I had the glimpse of Asda’s depot recently. I was amazed at the number of activities that go on behind the scene, whilst we innocently shop for our daily needs.  There were boxes and crates everywhere, people unpacking, packing, moving, checking, listing, scanning, noting and buzzing.  There were just so many people involved in getting the stock from suppliers to shelves.

If deliveries were dumped all over the Asda depot floor without being checked in, left unpacked for days then delivered late to the shop floor.  The innocent people who come in to the store just to pick up a few groceries will probably not be able to do so.

Your Personal Warehouse Stacked to the Roofbigstock-Full-warehouse-with-forklifts--16555610As you may have noticed from my previous posts, everyday life always gets me thinking. What came to mind as I observed this depot was the bare truth that we are all custodians of personal warehouses.

The same delivery process is applicable to what is occupying the space in our personal warehouses.  Many of us have got huge skills, talents, gifts, experiences, services, products etc that should be accessible via the ‘shop floor’ so the numerous people who need what we have can gain access to them.  But for reasons best known to us, our depot is littered with unopened boxes that are yet to be shipped to the right location or arranged on the appropriate shelves.

I am also guilty of this syndrome.  I started analysing our exhibition at the recent business show, I was truly amazed at the number of people who need the services we provide.  Whether Business First Steps went to the show or not, it will have taken place. The only difference being many people may not be able to access BFS’ warehouse to pick up the services they need.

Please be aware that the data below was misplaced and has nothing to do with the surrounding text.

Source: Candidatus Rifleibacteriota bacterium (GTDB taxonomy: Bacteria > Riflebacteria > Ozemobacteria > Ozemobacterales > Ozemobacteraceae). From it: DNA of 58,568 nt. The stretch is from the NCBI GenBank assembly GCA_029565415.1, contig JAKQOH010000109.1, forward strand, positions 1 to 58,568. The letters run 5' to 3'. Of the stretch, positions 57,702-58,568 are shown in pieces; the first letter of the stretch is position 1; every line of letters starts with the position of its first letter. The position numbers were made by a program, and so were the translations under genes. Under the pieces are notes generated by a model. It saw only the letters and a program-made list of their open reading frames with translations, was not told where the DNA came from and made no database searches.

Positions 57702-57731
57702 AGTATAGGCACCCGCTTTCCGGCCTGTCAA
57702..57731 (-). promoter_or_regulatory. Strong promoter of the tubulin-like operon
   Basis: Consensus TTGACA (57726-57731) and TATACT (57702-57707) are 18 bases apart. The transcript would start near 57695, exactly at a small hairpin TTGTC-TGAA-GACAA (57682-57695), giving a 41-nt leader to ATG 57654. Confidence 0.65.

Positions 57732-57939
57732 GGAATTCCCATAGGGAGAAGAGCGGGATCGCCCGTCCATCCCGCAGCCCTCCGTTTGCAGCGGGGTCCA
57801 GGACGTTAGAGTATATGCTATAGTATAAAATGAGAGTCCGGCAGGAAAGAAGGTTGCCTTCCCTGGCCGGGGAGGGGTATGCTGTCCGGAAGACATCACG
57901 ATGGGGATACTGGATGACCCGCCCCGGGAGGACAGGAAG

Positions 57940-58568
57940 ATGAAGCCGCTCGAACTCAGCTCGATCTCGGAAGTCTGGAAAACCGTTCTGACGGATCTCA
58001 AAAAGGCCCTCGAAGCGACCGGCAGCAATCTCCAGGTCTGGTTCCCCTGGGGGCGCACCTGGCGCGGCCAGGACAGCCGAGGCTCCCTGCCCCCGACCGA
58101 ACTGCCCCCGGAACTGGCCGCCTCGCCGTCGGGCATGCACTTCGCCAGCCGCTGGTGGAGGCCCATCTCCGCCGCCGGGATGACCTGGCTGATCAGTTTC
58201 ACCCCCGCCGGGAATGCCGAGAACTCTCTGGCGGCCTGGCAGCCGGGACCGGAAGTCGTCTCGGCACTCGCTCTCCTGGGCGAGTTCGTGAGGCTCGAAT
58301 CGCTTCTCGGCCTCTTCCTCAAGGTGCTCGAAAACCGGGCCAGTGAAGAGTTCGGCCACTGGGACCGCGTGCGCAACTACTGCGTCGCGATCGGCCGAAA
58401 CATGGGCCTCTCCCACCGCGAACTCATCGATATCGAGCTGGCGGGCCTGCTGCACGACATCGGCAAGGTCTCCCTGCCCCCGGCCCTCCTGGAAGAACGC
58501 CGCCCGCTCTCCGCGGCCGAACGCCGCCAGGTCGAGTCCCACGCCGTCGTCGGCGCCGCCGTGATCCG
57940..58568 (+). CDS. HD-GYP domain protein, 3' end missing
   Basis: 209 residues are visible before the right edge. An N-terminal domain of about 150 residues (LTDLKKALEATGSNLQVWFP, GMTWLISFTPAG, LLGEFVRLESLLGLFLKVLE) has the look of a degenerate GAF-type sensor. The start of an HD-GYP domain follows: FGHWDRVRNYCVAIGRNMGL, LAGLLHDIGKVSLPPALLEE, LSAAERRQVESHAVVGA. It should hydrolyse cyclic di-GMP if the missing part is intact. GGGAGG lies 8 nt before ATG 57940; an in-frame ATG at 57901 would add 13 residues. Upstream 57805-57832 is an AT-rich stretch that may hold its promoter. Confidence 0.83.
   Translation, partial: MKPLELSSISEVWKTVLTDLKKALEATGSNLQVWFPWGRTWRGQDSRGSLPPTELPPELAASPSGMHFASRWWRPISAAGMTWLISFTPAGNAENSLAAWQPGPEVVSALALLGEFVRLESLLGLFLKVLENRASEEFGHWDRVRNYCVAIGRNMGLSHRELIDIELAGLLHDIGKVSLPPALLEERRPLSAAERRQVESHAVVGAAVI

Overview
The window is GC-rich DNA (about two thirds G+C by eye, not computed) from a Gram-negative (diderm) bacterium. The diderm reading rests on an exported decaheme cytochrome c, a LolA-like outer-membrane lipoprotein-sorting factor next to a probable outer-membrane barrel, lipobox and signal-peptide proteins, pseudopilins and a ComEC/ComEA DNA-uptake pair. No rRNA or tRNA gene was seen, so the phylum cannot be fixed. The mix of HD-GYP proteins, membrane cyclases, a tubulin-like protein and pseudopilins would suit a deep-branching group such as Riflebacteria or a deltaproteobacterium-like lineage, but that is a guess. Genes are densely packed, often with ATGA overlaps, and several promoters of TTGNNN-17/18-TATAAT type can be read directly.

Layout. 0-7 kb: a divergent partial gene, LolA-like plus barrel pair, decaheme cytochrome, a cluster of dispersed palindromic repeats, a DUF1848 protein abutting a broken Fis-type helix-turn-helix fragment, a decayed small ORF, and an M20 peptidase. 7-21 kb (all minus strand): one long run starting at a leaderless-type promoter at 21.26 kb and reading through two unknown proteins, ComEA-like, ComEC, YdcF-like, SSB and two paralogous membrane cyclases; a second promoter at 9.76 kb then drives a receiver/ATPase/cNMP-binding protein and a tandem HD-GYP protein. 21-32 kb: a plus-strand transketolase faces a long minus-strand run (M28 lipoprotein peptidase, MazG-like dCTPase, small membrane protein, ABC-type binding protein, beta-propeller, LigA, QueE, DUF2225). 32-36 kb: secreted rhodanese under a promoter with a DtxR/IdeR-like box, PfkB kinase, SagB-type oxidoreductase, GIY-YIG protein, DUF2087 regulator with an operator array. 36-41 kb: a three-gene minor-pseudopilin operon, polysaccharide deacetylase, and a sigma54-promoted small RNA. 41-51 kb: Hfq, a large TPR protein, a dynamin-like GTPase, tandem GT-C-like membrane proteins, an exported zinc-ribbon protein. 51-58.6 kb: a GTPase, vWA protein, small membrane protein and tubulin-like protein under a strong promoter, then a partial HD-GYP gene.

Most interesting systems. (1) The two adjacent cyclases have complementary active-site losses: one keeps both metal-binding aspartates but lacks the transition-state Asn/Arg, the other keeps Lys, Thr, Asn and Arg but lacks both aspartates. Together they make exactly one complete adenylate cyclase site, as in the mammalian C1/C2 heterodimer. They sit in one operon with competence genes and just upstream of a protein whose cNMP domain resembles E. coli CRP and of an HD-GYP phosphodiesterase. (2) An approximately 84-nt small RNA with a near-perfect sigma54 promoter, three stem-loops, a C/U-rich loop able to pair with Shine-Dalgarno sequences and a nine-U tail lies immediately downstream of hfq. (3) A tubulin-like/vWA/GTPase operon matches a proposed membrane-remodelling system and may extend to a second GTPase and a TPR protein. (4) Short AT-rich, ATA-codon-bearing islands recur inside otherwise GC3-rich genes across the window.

The same goes for those thinking of starting businesses, community groups, social enterprise or new career – what you have is the solution to someone’s problem or the answer to someone’s question. The question is, are your goods on the shelves where they can be accessed?   If you are already running a business, are you maximizing the products or services you offer?  Are you constantly restocking your shelves?

Who is Taking Stock of Your Stock?

Many of us are probably taking stock of what we have done over the past 10-11 months. I try as much as I can not to be swept away by the “what have you achieved this year” syndrome. It doesn’t matter to me if you set goals in April, June or November. The most important aspect is not the time you set the goals but the actions that follow the goals.

bigstock-Taking-inventory-19677038According to Wikipedia 2012 ‘Stock-taking or inventory checking is the physical verification of the quantities and condition of items held in an inventory or warehouse.

This may be done to provide an audit of existing stock valuation. It is also the source of stock discrepancy information. Stock-taking may be performed as an intensive annual check or may be done continuously by means of a cycle count.’

How often do you take stock of the resources delivered to your warehouse?  Are you using your knowledge, skills, talents and resources to add value to the lives of others and yourself?  Are you marketing the products in your warehouse to those who need it?

One of the key elements of stock taking is to understand your own strengths and weaknesses. What manpower have you got to move your stock? I am reluctantly letting go of tasks that slow me down. I now let someone else do them (and stack their own shelves) whilst I can concentrate on what matters most to me.

There are a lot of factors we need to consider when setting goals for ourselves – these include:

  • Personal and family circumstances
  • Your abilities and personality
  • Your mind-set and daily schedules
  • Available resources – including funds, knowledge, support etc.

If the task at hand is one of your pet hate why don’t you delegate it? Just imagine if Asda directors/managers decide to do the depot work themselves, rather than put people in place to move the products to the shop floor.  All those intricate details need to be taken care of and they choose to hire the manpower for it.